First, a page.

The United States is sometimes considered the most desirable country in the world. Much like ancient Rome, there has long been certain cachet associated with being an American citizen. However, that could be changing. The tax situation associated with American citizens with foreign income, or income that they keep in anonymous bank accounts, as well as the situation that plagues dual citizens and Americans living abroad, is prompting many to turn in their passports and renounce their citizenship.
In fact, the government reports that more than 1,800 people renounced their citizenship or gave up their green cards in the first six months of 2013. For reference, only 932 gave up their American identity in the entirety of 2012.
Disclosure Requirements and Taxation
One of the big reasons that some Americans are hurrying to give up citizenship has to do with the new disclosure rules coming. In an effort to get a handle on avoidance and capture lost revenue, the Foreign Account Tax Compliance was passed in 2010. Foreign institutions are required to report assets owned by Americans to the government and many, including Swiss banks storied for their secrecy, are coming into compliance.
Americans with overseas assets are also required to file more tax forms, some of which can be a bit of a hassle. The new disclosure requirements ensure that a number of Americans with overseas bank accounts will be required to hire specialists to file the paperwork at an additional cost.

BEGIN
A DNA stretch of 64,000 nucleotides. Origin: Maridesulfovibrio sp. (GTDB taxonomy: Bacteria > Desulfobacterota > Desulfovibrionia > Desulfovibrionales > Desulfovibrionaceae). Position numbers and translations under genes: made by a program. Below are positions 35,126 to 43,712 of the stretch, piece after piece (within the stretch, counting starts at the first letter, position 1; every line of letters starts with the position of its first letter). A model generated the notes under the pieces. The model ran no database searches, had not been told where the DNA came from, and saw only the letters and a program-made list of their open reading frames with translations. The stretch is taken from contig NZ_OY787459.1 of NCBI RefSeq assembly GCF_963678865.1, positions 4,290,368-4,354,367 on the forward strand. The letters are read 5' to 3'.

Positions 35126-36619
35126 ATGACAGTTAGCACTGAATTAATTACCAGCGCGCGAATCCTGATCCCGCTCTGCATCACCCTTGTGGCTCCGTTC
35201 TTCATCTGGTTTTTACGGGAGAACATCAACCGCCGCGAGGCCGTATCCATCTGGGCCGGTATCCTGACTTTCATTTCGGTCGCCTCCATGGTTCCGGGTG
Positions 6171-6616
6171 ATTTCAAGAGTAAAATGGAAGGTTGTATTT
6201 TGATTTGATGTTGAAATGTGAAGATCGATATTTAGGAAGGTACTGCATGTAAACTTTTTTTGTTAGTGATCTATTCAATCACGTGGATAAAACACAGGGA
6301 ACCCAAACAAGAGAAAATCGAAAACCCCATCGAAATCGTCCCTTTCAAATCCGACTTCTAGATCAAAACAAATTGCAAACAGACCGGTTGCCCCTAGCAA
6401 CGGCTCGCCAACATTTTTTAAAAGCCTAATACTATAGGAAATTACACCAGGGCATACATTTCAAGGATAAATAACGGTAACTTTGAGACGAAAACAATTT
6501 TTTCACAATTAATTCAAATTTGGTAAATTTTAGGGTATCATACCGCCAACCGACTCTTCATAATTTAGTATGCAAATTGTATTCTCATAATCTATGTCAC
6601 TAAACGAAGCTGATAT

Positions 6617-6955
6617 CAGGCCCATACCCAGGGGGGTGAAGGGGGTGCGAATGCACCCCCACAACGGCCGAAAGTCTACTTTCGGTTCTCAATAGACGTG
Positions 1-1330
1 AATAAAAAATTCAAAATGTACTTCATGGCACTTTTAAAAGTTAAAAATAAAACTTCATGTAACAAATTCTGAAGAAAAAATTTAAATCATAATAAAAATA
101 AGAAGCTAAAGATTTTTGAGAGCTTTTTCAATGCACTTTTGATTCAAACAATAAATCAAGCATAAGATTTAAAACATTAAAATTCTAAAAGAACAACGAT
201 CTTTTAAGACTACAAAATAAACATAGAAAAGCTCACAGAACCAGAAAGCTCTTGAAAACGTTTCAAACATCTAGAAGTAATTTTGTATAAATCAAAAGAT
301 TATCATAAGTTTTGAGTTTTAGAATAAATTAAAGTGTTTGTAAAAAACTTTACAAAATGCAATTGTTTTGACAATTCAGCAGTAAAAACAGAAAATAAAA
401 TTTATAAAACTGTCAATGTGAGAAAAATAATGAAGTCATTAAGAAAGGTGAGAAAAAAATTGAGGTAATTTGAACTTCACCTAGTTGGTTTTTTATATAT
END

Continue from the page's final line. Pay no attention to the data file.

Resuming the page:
Expats Filing Twice
In some cases, it’s not a matter of hidden bank accounts. For expats living abroad, filing taxes twice for the same income doesn’t make much sense. The United States taxes citizens on their foreign income sources, no matter where it was earned. I remember having my income from Taiwan taxed by the Taiwanese government, and then taxed here in America. While there was a foreign income tax credit to help offset the burden (based on how much I had paid to Taiwan), it was still somewhat disappointing.
Many of those living abroad, or those with dual citizenship, find it difficult and costly to pay taxes on foreign income. After all, if the money isn’t earned in the United States, and you don’t reside in the country, why should America collect taxes on the money? Some expats decide that it makes more sense to simply give up their citizenship.
Giving Up Citizenship Isn’t a Free Pass
Even if you give up your citizenship, though, it’s not a free pass to avoid paying taxes. If you have assets totalling more than $2 million, the United States actually charges you an exit penalty. And giving up your U.S. citizenship could affect your heirs if they retain their citizenship, since the exit tax could be applied to your estate when it passes on to your posterity.
And, of course, there is no statute of limitations when evidence of tax evasion is found. So, it you have been hiding assets in an offshore account in the hopes of avoiding taxes, the government can still come after you for tax evasion, even after you have renounced your citizenship.
Taxes are always a complicated issue. Foreign income, foreign assets, and foreign residency all add to the complexity. However, simply turning in your passport and insisting you are no longer a U.S. citizen might not completely solve your problems.